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Hot Spring Discovery!!

I’m making many new friends as I get to better know some of the longer term visitors staying down in Cotacachi. Bob Humphrey is one such guy. Bob is mostly retired now from a very successful career heading up a commercial diving operation.

Bob is one of those live wire guys who although his contemporaries are often putting on their slippers to watch tv, he is itching to do new things – great guy to have around to get me out from all the day to day running of the hotel and away from the laptop. Of course he needs a bit of showing around so here we are with Bob Skinner, another reader of Gary and Merri’s who’s renting a vacation house just nearby El Meson, getting out there and doing it. The two Bobs and me. What a team we make.

Bob H is in great shape. I’m almost tempted to add ‘for his age’ but that would be doing many younger guys a favor they don’t deserve. He’s in shape so all we need is a challenge and Bob H is ready to head it up. This time, on Merri’s instigation, we went out to explore an off-the-beaten-track hotspring at Tumbiyacu; Quechua for ‘boiling water’.

Hire a taxi and just go! Guess what? We were 4 hours and many clicks of bumpy raods and it came to just $35. We headed out north of Cotacachi as if going to our established hot spring destination at Chachimbiro. Then, at Urcuqui, or just before we slung a sharp left. Actually, the prevailing direction was up. Up though a well kept little village called San Blas that was strung out lineally along the route to Tumbiyacu.

I’d never been to San Blas before but have to say it’s one of the more picturesque villages in the area. Old folks just sit on their doorsteps or in the local square. Kids come out to wave and dogs greet our taxi with a torrent of friendly barking. Rural Ecuador!

Up, up we went. Looking back we see Imbabura in the distance. Incredible views. The canyon gets narrower and narrower. A mountain stream rushes downhill in the opposite direction. Andean meadows are covered with blue wild flowers.

We finally come, after what seems a long 8 miles, to the end of the road. There is a country cottage off to the right of the stream and looking up 100 yards there look to be some cabins; maybe the hot springs? Glad to stretch our legs me and Bob get out and cross over an irrigation trough and stride up to the cabins.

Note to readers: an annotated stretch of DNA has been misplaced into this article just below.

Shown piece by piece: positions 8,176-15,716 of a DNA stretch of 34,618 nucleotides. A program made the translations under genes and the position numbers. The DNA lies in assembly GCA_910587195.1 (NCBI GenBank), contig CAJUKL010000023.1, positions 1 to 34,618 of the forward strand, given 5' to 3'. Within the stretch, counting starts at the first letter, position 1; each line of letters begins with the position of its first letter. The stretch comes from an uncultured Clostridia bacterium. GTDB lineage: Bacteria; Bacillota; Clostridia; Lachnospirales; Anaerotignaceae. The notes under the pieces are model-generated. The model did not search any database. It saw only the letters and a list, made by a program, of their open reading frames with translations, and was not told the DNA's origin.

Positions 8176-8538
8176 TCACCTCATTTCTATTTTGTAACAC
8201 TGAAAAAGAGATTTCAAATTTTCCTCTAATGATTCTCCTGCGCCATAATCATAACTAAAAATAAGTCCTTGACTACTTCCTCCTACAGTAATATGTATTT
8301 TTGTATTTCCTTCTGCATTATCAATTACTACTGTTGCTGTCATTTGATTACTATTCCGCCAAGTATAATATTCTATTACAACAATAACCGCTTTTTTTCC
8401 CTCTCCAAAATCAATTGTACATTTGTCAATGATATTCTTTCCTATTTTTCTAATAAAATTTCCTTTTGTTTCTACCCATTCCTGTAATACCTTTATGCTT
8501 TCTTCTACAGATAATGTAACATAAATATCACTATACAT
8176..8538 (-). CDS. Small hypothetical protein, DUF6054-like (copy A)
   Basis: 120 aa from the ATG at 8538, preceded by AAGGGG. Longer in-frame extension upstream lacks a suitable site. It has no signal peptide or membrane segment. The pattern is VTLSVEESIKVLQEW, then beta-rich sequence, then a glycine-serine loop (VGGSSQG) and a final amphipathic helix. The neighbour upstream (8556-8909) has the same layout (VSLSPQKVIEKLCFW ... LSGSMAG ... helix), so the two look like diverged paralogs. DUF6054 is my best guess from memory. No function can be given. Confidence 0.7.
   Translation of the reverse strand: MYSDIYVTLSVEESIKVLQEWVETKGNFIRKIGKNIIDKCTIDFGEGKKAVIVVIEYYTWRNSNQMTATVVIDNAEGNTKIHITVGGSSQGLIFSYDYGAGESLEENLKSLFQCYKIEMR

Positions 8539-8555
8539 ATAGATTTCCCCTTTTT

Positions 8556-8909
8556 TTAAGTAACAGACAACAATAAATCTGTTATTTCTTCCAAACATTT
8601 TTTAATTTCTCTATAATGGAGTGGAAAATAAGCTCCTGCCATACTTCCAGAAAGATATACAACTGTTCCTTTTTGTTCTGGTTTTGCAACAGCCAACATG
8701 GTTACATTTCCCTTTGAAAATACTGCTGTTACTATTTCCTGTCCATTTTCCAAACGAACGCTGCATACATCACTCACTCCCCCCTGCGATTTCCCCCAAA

Turns out the guy gardening the grounds is Jose de la Cruz, the caretaker appointed by the local community to maintain the hot springs. Turns out also that for lack of finance (maybe an opportunity here?) there are only two pools and everything is just a little uncared for.

The ‘complex’ is open at the weekends but is aimed at the Ecuadorian market as there are two large pools and one is a swimming pool; deep. Jose insists that we accompany him uphill to the source of the thermal waters; and there they are in a rudimentary tank with a simple overflow and release valve (into the river) operation. Mondays to Wednesday evening they let the water run off to the nearby stream and Wednesday night they shut the valve and it overflows the tank to a run-off pipe and downhill directly into the pools. By midday Friday the pools are full up.

At the spring the water is probably about 100-105 degrees F. But by the time the pools fill up I dare say the water will just be warm because of the size and length of time to fill them up. Sunday evening the pools are emptied. With a little bit of investment some smaller pools could be built.

Bob says, and I agree, the whole head of the valley has a serene feel to it. About 45 minutes up hill are two tall waterfalls – so seems like we have to come back and explore the hiking opportunities here.

It’s a tough job but someone has to do this kind of stuff. It was fun to do this, and Bob kind of likes Ecuador more with every passing day!